WILD KEN HILL WELCOMES THE FIRST BEAVER KIT BORN IN NORFOLK FOR 600 YEARS
- By Elaine Bird
- 30 July 2021
Today, Wild Ken Hill announced that trailcams have captured footage of a young beaver, known as a kit, inside the 55-acre beaver enclosure.
The kit belongs to one of two pairs of beavers that were successfully reintroduced at Wild Ken Hill in 2020. Although only one beaver kit has been spotted to date, beavers on average produce 3 offspring, meaning there might be more. Wild Ken Hill has now deployed more cameras to establish how many kits have been born.
Eurasian beavers were once native to Norfolk and are known as a keystone species or ecosystem engineers due to their presence having such a vital and positive impact on the local environment and biodiversity.
Once common in these lands, European beavers were hunted to extinction for their fur, glands and meat in the 16th century. The local villages of Babingley and Flitcham have beavers on their village signs at is was said that during a historic storm out in the wash, beavers guided Saint Felix to safety here in west Norfolk.
Dominic Buscall, Project Manager at Wild Ken Hill hailed the news as “an exciting step on the journey to restore beavers to East Anglia.”
The footage shows a kit swimming in the territory of a pair of beavers named Orange and Flow, who first met in Autumn 2020 and have spent the winter and spring bonding and building dams.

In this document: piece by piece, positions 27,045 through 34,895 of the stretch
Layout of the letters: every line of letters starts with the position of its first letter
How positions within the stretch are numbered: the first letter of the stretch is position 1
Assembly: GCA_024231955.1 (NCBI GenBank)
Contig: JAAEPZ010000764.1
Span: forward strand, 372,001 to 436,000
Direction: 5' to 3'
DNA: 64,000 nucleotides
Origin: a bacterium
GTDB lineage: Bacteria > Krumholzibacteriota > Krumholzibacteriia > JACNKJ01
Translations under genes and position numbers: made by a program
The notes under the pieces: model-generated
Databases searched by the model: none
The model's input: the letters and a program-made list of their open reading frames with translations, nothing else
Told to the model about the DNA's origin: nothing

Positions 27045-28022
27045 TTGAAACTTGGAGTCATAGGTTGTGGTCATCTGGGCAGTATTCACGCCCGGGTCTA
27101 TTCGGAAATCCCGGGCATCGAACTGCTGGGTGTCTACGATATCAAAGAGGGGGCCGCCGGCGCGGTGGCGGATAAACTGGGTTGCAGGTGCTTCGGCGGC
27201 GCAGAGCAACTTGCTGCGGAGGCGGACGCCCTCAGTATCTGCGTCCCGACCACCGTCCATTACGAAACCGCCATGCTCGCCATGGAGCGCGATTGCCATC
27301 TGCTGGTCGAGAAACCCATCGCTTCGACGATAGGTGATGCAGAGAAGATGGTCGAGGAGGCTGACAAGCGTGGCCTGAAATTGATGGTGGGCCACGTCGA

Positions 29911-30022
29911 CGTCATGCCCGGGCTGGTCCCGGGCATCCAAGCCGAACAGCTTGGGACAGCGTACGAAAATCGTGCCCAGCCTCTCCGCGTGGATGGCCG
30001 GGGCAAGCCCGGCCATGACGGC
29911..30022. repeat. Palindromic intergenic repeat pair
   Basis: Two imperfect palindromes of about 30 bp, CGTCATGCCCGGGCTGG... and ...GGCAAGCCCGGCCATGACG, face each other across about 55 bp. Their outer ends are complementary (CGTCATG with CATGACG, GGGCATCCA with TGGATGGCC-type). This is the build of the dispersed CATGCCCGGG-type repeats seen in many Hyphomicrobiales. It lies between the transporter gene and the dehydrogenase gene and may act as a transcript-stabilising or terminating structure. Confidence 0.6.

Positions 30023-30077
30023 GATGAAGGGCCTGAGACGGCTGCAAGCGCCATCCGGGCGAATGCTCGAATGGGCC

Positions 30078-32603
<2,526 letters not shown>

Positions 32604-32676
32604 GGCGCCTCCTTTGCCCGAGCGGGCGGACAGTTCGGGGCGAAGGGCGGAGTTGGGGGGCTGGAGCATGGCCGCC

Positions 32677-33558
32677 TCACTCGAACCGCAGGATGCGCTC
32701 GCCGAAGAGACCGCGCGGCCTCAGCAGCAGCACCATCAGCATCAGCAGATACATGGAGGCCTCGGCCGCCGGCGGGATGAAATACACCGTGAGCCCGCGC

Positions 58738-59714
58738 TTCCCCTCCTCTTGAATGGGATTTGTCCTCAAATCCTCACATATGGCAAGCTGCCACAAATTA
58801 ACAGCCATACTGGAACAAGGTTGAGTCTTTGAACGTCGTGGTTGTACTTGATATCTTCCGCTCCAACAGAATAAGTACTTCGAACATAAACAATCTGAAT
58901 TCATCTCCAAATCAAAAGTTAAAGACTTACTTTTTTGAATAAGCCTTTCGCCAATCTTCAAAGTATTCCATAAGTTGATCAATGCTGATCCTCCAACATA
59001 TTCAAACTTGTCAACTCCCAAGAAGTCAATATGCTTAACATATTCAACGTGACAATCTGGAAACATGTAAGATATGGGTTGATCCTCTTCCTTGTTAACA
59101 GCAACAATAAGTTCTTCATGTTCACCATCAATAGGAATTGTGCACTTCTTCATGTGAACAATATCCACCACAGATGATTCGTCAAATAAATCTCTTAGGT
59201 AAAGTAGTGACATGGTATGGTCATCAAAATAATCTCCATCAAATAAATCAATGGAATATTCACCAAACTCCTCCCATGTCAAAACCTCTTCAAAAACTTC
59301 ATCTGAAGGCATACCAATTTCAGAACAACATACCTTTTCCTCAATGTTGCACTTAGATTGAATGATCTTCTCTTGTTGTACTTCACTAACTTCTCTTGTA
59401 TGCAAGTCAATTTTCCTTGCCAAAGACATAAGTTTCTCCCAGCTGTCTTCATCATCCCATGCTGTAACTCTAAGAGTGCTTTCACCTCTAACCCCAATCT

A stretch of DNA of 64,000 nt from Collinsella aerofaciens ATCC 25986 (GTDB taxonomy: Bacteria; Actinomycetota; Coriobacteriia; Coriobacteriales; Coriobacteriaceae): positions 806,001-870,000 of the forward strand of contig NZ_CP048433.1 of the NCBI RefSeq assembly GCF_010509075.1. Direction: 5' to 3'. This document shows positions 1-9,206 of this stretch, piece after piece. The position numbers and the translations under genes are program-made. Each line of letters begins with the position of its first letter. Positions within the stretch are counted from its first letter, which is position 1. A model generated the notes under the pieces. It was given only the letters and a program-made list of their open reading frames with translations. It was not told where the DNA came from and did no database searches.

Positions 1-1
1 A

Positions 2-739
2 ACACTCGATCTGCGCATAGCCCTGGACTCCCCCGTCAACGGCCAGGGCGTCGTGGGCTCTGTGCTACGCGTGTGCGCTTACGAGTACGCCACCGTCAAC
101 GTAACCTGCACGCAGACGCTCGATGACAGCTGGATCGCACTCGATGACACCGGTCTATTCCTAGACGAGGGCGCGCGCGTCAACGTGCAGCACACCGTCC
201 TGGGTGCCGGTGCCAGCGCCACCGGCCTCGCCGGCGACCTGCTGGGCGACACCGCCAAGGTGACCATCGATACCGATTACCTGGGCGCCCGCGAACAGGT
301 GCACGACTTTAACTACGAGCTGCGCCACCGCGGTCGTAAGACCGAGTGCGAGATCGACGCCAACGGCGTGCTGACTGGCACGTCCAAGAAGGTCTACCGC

In May this year, a lodge was also discovered in the beaver enclosure. Beavers build lodges as protection from predators and will raise their kits inside them in the first few months. Professor Richard Brazier inspected the lodge at Wild Ken Hill earlier this year, stating “that’s the first Beaver lodge to be built in Norfolk for 600 years”.
Lloyd Park, the Conservation. Leader and Ecologist at Wild Ken Hill said it was an “historic moment”
Wild Ken Hill hosted BBC Springwatch 2021 and will also be featured on Autumnwatch and Winterwatch where it is hoped that further footage can be captured of the beaver family using the Natural History Unit’s cutting edge camera technology.